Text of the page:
Bob Richards, a dedicated 30-year veteran air traffic controller and NATCA member who spent the bulk of his career at Chicago O’Hare ATCT (ORD), brightened every room and conversation with his unforgettably upbeat smile and personality, and continued to speak passionately into retirement about his profession and the men and women who work tirelessly to ensure safety, passed away on Aug. 7. He was 61.
Richards was affectionately and widely known by his nickname, “Calvin.” He earned that from his fellow ORD controllers who tagged him with it because of Richards’s fondness for wearing Calvin Klein jeans.
ORD FacRep Dan Carrico said that when he arrived at the facility 13 years ago, Richards was in the training department helping out.
“I recall Calvin regaling us new guys with the stories of the bygone era,” Carrico said. “Calvin retired some years later and I actually find myself telling the stories he told. Calvin was one in a million. He would always greet you with a smile and a great, laughable story. As a longtime O’Hare controller, he will be missed. Godspeed.”
Former air traffic controller and longtime pilot and writer Robert Mark, who writes a column called “JetWhine,” knew Richards from the time he walked in the door at Chicago Executive ATCT (PWK), his first facility.
“Everyone at PWK tower thought Bob Richards was interesting, in a rather curious way, when he began his air traffic control career back in the early 1980s. Not weird, but more quirky, like a guy holding back some part of his personality, at least at first,” writes Mark in a heartfelt tribute to Richards on JetWhine.
“I was one of the controllers assigned to train this new guy and early on he impressed me with how quickly he caught on to the practical side of air traffic control. Bob knew when to simply let a tough day go at our busy airport and when to laugh. At the time, PWK was running about 160,000 takeoffs and landings a year, so it was not the kind of place where every trainee succeeded.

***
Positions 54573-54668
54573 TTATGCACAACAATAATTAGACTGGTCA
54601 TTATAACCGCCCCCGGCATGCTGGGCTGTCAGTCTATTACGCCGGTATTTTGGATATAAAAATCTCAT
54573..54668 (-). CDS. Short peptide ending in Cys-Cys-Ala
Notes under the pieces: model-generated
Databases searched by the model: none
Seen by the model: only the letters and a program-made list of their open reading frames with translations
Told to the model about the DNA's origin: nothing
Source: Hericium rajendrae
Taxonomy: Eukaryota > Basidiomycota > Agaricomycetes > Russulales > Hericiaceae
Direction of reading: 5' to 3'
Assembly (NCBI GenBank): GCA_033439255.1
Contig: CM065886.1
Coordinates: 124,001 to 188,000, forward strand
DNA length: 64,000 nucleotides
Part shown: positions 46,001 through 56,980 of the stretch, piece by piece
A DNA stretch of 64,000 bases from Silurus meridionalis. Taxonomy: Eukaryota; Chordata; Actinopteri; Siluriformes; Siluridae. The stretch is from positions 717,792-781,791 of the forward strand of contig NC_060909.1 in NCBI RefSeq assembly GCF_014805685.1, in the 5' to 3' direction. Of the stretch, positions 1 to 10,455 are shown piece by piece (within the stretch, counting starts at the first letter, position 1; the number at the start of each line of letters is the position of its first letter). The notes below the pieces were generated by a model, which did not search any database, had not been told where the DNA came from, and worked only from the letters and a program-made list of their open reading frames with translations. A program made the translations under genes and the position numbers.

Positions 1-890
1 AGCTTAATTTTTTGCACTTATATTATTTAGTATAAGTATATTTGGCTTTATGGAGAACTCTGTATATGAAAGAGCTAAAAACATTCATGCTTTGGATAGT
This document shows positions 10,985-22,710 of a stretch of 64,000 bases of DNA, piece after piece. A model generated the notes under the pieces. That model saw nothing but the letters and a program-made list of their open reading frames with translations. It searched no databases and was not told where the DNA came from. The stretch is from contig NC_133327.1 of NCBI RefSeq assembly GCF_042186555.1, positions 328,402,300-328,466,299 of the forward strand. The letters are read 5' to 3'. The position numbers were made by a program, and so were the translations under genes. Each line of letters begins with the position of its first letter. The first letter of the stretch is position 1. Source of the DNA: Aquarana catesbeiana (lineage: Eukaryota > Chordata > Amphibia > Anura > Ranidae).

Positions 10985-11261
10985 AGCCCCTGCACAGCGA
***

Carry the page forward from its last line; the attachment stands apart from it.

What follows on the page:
“As I came to know Bob better, I remember razzing him about how his parents must have spent a fortune on his dental work since he had such a perfect smile. Some of the PWK started calling him ‘California Bob,’ because of that big smile. He just seemed Hollywood-like to us. And of course once the folks you work with begin poking fun at you, you’ve pretty much made the grade.”
Retired NATCA member Chuck Adams, who shared a lot with Richards as they both have gone through their respective serious health issues over the last decade, said he met Calvin at Oshkosh AirVenture.
“We worked side by side at OSH,” Adams said. “He kept all of us in stitches. Sometimes inappropriate but ATC humor being what it is we all laughed so hard. No one could compete with his wit. He called me several times since my diagnosis and would just check in. We talked about our spiritual selves too.
“Family was the most important thing for him. We both were fortunate enough to marry strong women and have supportive spouses. Calvin always had a smile on his face. When he walked into a room he simply filled it. He made me laugh during the most stressful times. He would just call me out of the blue to ask how I was doing. We shared terminal illnesses and would talk of our kids and grandkids. I will miss him dearly.”
Richards advocated early and often for the need for more air traffic controllers and he also spoke out about the devastating heart and other health problems that he saw were becoming more prevalent among his peers. He wrote a book in 2007 called “Secrets From The Tower,” detailing these issues and providing a look behind the scenes of an air traffic control facility. He wrote about the fast-paced, high-pressure life of an air traffic controller and also how that lifestyle affects a man and his family.
Richards, a native of Oak Park, Ill., is survived by his wife, Kim Richards, his sons and daughters: Adam (JulieAnn), Andy, Ben (Kim), Greg (Elisabeth), Andrew (Sherlyn), Julia, and his grandchildren: Katie, Gabbie, Gavin, Gavin, Brenden, Adrienne, RaeLynn, and RyAnne.
In his obituary, it was written, “Bob made sure that every moment counted as if it were his last. His compassion was limitless – for his friends, family, and life itself. He was a truly memorable character who touched the lives of so many people and told all of them his secret in life: ‘Stay positive.’”
Those wanting to honor Richards are asked to make a donation to the Make-A-Wish Foundation of Massachusetts and Rhode Island.